The Last Call Process
- Length: 1412 words
- Reading Time: 8 minutes
My quilts usually start with a goal in mind, whether that's wanting to convey a specific emotion to the viewer or a personal challenge to do something I've never done before. For this quilt, I asked myself, "What does 'I have a bad feeling about this' look like?" In other words, I wanted to try illustrating the intangible concept of a sixth sense or gut feeling. And The Last Call is the quilt I created to answer that question.
Everything about this quilt was designed to convey an unsettling sense of impending doom. It's a dark and stormy night. The building is weatherbeaten and unkept. The sloppily hand-carved sign hangs on a metal pipe attached to the wall. The lighting is fire-warm and comes from below, causing the raven's shadow to loom up to the roof. The name of the bar implies “the end is coming”. And even the raven is a symbol of death. All of these elements work together to give viewers that gut feeling of "something bad is coming".
Start with Design
This design was going to require a very unusual camera angle and dramatic three-point perspective, so I once again turned to FlowScape to make a reference. I built the scene in FlowScape and took a screenshot with the camera pointed in the correct direction. I then overlaid the building in the screenshot on a photograph of a thunderstorm. This is the image I used as a basis on which to draw my template.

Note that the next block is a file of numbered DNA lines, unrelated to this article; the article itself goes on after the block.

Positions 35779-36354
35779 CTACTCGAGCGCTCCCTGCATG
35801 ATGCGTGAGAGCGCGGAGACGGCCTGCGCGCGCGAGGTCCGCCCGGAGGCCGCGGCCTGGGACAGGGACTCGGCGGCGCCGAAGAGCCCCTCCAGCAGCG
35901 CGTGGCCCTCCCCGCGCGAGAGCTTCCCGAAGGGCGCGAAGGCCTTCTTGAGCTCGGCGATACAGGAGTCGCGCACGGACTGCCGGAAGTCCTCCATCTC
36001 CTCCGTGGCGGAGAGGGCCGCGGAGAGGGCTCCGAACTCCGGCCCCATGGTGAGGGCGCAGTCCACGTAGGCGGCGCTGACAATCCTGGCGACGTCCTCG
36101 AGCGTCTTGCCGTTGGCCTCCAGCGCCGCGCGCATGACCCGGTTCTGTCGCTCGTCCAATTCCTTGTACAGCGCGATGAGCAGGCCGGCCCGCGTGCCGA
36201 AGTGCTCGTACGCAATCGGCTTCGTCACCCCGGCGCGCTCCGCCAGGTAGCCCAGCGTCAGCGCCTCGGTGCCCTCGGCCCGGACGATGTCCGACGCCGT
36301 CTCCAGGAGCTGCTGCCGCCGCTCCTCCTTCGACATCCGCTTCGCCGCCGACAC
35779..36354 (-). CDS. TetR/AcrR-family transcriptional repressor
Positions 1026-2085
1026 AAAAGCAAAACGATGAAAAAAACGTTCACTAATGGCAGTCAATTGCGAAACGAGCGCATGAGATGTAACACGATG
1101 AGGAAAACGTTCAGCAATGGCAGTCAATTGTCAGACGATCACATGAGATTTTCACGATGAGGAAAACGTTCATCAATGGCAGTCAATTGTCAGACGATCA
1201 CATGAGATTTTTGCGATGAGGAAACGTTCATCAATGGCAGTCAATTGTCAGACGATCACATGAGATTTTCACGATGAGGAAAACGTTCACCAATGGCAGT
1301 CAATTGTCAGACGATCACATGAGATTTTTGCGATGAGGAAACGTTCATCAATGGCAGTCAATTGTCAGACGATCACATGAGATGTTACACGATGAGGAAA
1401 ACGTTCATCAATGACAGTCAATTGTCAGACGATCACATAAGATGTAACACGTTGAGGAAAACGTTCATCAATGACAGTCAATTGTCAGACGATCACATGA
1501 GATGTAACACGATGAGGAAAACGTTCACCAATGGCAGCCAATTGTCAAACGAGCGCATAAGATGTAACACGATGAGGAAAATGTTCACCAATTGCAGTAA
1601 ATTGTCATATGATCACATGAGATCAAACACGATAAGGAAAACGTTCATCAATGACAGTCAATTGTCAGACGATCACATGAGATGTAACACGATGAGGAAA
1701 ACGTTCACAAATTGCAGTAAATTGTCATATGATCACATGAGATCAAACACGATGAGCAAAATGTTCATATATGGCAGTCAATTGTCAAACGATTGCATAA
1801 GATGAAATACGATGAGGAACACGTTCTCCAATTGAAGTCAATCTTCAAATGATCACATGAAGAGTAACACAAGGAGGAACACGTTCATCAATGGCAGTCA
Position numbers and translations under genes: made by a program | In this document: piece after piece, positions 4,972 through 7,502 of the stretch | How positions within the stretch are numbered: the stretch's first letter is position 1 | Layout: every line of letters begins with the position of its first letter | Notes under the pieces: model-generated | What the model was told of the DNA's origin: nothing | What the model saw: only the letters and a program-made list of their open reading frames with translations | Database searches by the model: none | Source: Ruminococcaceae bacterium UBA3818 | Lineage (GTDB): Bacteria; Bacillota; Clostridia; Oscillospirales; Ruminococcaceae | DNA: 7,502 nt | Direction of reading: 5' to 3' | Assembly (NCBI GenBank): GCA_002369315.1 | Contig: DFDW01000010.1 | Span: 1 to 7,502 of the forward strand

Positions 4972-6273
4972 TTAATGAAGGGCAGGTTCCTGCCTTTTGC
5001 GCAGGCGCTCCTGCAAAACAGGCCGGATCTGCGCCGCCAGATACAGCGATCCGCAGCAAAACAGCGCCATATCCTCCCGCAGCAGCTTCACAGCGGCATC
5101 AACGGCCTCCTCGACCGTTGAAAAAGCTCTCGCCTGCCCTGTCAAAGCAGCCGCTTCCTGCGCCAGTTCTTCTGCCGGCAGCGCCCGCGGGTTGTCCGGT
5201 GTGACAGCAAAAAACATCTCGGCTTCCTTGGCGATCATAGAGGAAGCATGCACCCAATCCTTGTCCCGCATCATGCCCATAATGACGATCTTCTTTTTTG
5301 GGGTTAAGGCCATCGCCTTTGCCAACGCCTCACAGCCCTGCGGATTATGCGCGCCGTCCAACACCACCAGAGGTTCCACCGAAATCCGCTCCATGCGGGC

The raven, Jacques, came from a past design, with some changes. Jacques first appeared in Jason's quilt. But although he was at mostly the correct angle, the lighting was all wrong. I ended up re-drawing Jacques from the Jason quilt with the correct lighting and gave him an entirely new wing in the process.
Create the Template
I drew my design in Concepts. This was tricker than usual when it came to the building. The stones making up the wall of the bar look flat in the screenshot up above. They have some highlight and shadow, but no dimension. That's because they're "textures" (ie. 2D artwork applied to a 3D object). They're an optical illusion.
For me, it meant I had to draw my stones actually 3D and not just as textures. I also had to draw stones where there aren't any in the digital building. Finally, I had to make up new lighting for the stones, since the stone texture was drawn with overhead lighting and I needed my lightsource to be "off-page" to the bottom left.
Here is the full drawing before I started adding color in Adobe Illustrator.
This screenshot shows part of the drawing with color.
And here is the finished, full-color template.
At this point, my design is finished, but not yet ready to cut. The template above is like a jigsaw puzzle: Every edge perfectly meets its neighbor. There's no overlap. Take a look:
See the bright blue lines outlining each shape in the image above? Each shape perfectly meets its neighbor, just like the pieces of a jigsaw puzzle perfectly fit together. Unfortunately, my fused appliqué quilting technique requires cut pieces of fabric to stick together...and that means the pieces have to overlap. It's up to me to go through the entire digital design and add that overlap, piece by piece.
Now those blue lines are all over the place. They're still outlining each shape, but the pieces have been expanded to over- and underlap each other.